Veille documentaire MTPH

Médecine du travail du personnel hospitalier

Comparison of Coronary Microcirculation in Female Nurses After Day-Time Versus Night-Time Shifts

Auteur     Tomoichiro Kubo
Auteur     Shota Fukuda
Auteur     Kumiko Hirata
Auteur     Kenei Shimada
Auteur     Kumiko Maeda
Auteur     Kenichi Komukai
Auteur     Yasushi Kono
Auteur     Reiko Miyahana
Auteur     Koki Nakanishi
Auteur     Kenichiro Otsuka
Auteur     Satoshi Jissho
Auteur     Haruyuki Taguchi
Auteur     Minoru Yoshiyama
Auteur     Takashi Akasaka
Auteur     Junichi Yoshikawa
Résumé     Nightshift work, which is known to cause mental stress and disrupt normal biological diurnal rhythms, leads to endothelial dysfunction resulting in increased risk for cardiovascular disease. This study aimed to investigate the acute effect of night-shift work on coronary microcirculation through assessment of coronary flow reserve (CFR) by transthoracic Doppler echocardiography. This study consisted of 36 women nurses who underwent transthoracic Doppler echocardiographic examinations after working a nightshift and on a regular day without previous nightshift work. Flow velocity in the distal portion of the left anterior descending coronary artery was measured at baseline and during adenosine infusion. CFR was calculated as the ratio of hyperemic to basal mean diastolic flow velocity. CFR after night work was lower than that on a regular workday (3.8 ± 0.6 vs 4.1 ± 0.6, p <0.001). Degree of decreases in CFR after night work was correlated to Framingham risk score (r = 0.35, p = 0.036). In conclusion, this study demonstrated that coronary microcirculation was impaired after nightshift work in women nurses.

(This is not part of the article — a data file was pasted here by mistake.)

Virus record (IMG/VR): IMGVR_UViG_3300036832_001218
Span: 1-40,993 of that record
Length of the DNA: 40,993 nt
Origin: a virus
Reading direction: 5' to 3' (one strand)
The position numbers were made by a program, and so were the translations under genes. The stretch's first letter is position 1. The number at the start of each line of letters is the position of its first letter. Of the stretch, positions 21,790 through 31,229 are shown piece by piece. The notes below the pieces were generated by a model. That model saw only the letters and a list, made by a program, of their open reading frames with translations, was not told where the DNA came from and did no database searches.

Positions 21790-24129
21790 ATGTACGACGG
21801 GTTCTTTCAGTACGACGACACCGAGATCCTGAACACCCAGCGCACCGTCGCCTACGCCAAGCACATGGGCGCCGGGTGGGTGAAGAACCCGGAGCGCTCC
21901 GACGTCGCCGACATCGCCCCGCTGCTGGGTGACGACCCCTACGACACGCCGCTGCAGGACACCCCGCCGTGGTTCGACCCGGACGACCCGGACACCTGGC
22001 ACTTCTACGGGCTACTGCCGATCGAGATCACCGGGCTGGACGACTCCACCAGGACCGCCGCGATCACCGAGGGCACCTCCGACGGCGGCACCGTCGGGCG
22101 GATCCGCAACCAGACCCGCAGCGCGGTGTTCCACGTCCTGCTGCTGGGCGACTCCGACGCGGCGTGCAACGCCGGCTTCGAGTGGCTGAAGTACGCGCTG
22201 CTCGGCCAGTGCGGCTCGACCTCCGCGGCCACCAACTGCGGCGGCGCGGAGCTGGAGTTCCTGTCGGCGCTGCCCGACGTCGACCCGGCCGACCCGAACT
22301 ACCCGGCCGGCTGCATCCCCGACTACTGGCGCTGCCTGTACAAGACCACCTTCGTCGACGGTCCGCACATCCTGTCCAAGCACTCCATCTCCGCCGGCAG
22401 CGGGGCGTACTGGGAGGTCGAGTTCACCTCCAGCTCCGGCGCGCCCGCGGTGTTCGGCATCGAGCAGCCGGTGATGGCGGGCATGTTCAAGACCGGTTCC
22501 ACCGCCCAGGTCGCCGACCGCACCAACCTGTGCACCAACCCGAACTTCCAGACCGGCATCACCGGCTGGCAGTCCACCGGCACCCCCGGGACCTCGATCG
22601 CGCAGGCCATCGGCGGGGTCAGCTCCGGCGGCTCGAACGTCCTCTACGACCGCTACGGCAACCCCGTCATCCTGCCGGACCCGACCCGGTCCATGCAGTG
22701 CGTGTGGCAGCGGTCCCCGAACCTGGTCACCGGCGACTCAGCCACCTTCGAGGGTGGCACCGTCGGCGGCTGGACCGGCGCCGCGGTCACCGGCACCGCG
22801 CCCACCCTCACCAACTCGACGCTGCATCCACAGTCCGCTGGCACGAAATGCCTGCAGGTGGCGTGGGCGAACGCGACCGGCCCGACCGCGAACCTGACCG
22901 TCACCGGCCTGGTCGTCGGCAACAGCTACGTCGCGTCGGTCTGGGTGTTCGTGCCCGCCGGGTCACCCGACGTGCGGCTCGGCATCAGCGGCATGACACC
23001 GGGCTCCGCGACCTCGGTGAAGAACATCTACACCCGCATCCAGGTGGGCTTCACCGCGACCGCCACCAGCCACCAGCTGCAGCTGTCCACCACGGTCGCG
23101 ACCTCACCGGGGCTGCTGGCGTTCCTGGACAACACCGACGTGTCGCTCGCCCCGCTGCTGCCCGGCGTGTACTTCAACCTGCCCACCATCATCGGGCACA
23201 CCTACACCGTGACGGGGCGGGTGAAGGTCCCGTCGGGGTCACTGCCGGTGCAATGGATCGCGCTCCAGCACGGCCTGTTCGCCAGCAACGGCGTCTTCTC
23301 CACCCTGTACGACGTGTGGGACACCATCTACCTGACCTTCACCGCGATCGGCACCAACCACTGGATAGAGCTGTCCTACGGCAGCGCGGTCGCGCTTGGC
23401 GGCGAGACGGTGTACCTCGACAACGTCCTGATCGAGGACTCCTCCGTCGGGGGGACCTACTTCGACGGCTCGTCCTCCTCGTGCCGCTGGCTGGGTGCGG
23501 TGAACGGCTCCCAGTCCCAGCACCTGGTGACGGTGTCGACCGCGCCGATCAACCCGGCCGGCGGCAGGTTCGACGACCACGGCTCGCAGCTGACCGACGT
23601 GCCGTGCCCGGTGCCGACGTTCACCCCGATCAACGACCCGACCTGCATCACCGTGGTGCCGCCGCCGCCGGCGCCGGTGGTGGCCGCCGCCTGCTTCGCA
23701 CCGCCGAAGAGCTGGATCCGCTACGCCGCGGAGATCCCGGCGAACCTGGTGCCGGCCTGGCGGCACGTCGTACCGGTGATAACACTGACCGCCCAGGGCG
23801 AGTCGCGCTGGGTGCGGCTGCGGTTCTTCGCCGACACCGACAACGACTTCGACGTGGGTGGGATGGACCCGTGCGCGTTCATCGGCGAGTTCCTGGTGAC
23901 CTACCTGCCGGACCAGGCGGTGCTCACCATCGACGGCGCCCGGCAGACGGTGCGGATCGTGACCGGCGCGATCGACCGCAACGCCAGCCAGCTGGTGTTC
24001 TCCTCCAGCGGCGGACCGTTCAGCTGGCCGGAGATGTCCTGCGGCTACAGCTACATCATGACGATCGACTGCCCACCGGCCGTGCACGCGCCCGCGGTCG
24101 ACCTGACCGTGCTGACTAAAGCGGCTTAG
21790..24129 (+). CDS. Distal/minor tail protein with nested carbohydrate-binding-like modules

Publication     The American Journal of Cardiology
Date     Aug 29, 2011

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